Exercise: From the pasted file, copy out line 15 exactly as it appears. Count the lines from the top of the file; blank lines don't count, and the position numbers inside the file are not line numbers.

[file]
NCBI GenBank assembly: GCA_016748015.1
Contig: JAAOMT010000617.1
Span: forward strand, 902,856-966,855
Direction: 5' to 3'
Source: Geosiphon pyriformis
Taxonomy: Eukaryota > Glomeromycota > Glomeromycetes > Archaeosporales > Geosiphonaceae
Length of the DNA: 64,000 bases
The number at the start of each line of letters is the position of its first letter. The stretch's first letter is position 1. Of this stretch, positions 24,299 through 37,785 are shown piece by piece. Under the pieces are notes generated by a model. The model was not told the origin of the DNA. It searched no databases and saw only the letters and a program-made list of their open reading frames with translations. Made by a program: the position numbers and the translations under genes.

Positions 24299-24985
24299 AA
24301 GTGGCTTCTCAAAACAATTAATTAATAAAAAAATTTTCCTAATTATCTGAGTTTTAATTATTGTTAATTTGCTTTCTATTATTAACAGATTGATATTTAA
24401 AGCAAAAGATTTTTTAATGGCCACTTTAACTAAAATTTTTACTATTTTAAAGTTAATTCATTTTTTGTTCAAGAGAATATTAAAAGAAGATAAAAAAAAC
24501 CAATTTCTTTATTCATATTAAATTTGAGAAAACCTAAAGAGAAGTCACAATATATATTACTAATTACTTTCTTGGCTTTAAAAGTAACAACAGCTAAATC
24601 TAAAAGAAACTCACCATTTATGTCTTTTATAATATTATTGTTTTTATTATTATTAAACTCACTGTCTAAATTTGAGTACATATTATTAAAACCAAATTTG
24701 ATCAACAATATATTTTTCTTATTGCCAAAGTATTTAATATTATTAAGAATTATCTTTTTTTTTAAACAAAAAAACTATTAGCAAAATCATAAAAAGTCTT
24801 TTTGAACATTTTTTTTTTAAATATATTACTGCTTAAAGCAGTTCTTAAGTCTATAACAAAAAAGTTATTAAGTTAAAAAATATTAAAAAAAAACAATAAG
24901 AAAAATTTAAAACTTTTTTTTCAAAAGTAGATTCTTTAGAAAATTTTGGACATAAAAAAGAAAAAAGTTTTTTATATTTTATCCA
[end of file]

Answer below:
24701 ATCAACAATATATTTTTCTTATTGCCAAAGTATTTAATATTATTAAGAATTATCTTTTTTTTTAAACAAAAAAACTATTAGCAAAATCATAAAAAGTCTT